Saturday, May 29, 2010

My Son the Lyricist

Miles likes to make up songs and sing them loudly, usually when he thinks no one is listening. I'll hear him in his room at 'quiet time' or in the tub, and sometimes while we're riding in the van. Last night Casey, Miles and I were driving home. It had been quiet for a little while until Miles began his songwriting. The lyrics eventually morphed into these, my favorites so far:

"I'll beat you, I'll beat you, I'll beat you at the beach...I'll beat you at the Christopher Robin beach!"

For the record, I'm pretty sure he's saying he'll win some kind of race, not actually beat someone.

Thursday, May 27, 2010

Conversation at 11:20 p.m.

Me: "There's a spider on the door, would you get it?"

Casey: (Sigh) "I'm looking for this in the marriage vows."

Wednesday, May 26, 2010

Tuesday, May 25, 2010

John Shore Talks 24

If you love 24 but haven't seen the finale (and why not?!?) that aired last night, don't click on the link. If you have watched it, click here. If you don't watch 24, I would say still read the post. John Shore does an awesome job of showing comparisons between Jack's life and our own Christian walk.

I already told John, but his post left me with chills.

Monday, May 24, 2010

Shoeless Miles

Back in January I told this shoe story, which was definitely a humorous event that I'm sure I'll retell even when Miles' children are older. Little did I know that I would soon have another shoe story to share. Thankfully, the fault in this one falls more on my wonderful husband Casey (who is also a wonderful father).

Friday night at our house is 'date night.' That usually means that once Miles is in bed we are free to watch a movie or TV show, or play a board game, that we've been saving for that particular evening. Another thing about date night is that Case and I take turns each week, meaning that if it's my turn I pick the show, movie or game. What I say goes. And when it's his turn, he picks.

This past Friday was Casey's turn, and he decided that we were going out to eat -- with Miles, but that was okay with us. He does well in restaurants, so it's not like we dread taking him. I wasn't told where we were going, just that we'd be driving a while. Being that we live in a not-so-large college town, there are only so many affordable eating places we can visit before we are looking for something different. And if we're visiting a favorite place, the drive is worth the while.

We arrived at our destination (Texas Roadhouse, one of Casey's favorites) and began getting out of the van. Case went to get Miles out and I heard, "Uh...oh."

"What is it?" I asked.

"I forgot to put Miles' shoes in the van."

My eyes widened, but I turned to look at a shopping center nearby and said, "There's a Payless! We can run and get some shoes there real quick!"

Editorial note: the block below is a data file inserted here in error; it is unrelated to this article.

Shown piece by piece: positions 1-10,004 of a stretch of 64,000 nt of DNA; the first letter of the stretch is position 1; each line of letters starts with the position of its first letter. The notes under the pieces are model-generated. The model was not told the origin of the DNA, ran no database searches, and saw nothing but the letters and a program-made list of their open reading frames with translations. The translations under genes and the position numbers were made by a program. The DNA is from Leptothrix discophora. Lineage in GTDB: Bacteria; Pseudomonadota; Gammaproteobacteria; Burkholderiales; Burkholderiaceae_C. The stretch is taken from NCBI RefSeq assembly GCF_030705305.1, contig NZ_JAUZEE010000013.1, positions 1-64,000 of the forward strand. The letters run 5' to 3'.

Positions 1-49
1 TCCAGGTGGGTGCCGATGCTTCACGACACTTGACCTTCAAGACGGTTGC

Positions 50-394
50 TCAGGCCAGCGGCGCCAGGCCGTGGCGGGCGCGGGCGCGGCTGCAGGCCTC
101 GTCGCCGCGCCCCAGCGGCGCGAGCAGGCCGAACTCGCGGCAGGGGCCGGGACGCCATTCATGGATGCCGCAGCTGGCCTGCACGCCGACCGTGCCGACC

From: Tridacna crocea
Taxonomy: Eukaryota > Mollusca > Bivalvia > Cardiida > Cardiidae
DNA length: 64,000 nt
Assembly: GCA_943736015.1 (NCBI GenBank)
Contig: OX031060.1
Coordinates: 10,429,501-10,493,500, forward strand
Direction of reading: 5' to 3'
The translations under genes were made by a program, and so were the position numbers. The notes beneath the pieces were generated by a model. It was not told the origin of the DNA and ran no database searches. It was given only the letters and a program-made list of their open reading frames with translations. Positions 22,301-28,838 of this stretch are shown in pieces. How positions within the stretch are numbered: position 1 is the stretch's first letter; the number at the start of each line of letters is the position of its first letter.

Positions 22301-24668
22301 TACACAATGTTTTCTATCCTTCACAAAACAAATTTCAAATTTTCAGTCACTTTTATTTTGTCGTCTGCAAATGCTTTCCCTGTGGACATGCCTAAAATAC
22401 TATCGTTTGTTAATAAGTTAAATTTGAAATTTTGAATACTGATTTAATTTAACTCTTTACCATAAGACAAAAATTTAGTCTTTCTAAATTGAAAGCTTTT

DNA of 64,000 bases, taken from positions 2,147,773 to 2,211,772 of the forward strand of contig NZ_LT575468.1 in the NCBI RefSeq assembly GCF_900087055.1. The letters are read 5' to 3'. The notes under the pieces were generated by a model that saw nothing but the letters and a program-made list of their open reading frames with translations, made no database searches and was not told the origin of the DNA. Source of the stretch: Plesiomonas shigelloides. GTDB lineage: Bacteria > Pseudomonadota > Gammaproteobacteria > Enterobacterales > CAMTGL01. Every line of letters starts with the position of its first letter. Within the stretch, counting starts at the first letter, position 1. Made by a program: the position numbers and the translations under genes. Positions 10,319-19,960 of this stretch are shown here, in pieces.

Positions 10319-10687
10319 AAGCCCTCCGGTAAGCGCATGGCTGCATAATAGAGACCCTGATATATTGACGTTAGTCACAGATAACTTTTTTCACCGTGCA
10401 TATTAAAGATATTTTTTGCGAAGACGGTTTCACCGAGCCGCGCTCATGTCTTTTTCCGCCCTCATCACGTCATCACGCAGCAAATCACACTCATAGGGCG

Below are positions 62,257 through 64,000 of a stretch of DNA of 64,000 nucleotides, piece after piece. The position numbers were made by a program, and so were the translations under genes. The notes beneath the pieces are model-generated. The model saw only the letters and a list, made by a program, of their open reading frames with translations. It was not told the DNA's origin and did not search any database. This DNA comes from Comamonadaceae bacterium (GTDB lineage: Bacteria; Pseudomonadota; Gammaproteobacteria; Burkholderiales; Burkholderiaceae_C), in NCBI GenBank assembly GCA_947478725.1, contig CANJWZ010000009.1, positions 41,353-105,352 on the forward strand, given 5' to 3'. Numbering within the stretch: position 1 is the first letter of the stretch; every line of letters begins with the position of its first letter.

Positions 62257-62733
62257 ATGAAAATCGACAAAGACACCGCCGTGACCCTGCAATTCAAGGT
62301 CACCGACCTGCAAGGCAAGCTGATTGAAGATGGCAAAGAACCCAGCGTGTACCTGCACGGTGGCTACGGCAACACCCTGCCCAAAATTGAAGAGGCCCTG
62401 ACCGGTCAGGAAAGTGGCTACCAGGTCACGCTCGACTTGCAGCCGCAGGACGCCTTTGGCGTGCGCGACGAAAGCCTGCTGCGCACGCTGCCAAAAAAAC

Casey's response (which frankly surprised me) was, "Are you kidding me?" to which I wanted to say, "No...are you kidding me?" Instead I explained that I was not taking my four-year-old child into a restaurant shoeless. A one-year-old...maybe I could get away with that. But four? No.

Since we had called ahead and would have a table waiting, we agreed that Casey would go in and get the table while I drove Miles to get the 'restaurant shoes.' It was probably the longest I've taken finding him a pair of shoes -- which turned out to be camo flip-flops -- not to mention the longest Payless line in history with one cashier working on a semi-broken machine. While she was answering the phone.

It worked out in the end, and the time I imagined us taking was not that long after all. Casey was in our booth waiting, and we were able to start our appetizers soon after that.

Oh, and the shoes? Miles said they were too tight. Well, of course they were!

Friday, May 21, 2010

Book Review: Life, In Spite of Me: Extraordinary Hope After a Fatal Choice by Kristen Jane Anderson

When you look at the cover of Life, In Spite of Me by Kristen Jane Anderson, the first thing you might think is 'Wow, this girl is so full of joy!' And she is.

What you might miss when seeing her bright smile is that she is sitting on the ground, and out of focus behind her is an empty wheelchair. Her wheelchair. Anderson's account of how she came to need this wheelchair -- she laid down on some train tracks at the age of 17 to end her life -- gives a clear picture of how the title was born.

I had seen Kristen Anderson on Oprah a while back and was intrigued by her story. I was excited to read the whole story, her thoughts as she went through such horrible tragedy -- at her own hands, no less. So I was quick to take the opportunity to review Anderson's book, which is a quick read.

How does one come back from depression and a suicide attempt that should have taken her life? And when she didn't die as she'd planned but instead ended up a paraplegic, how would that affect her depression further? I'm sure there is so much more Kristen Anderson could have included in her story, but what she did tell had me shaking my head, taking deep breaths, and just sitting in amazement as I would read some passages several times over.

Anderson testifies strongly that God played a large part in her life being spared. It was humbling to read how she went from a very angry young girl to a courageous and joyous young woman. I've been through my own tough times -- we all have -- and Life, In Spite of Me is a great lesson in taking what life has handed you and turning it all the way around.

*You may purchase this book by clicking here.*

This book was provided for review by WaterBrook Multnomah.

Friday, May 07, 2010

Fun Friday Question!

No big stories to share, just a question for everyone to answer...

How will you honor your mother this Mother's Day?

Wednesday, May 05, 2010

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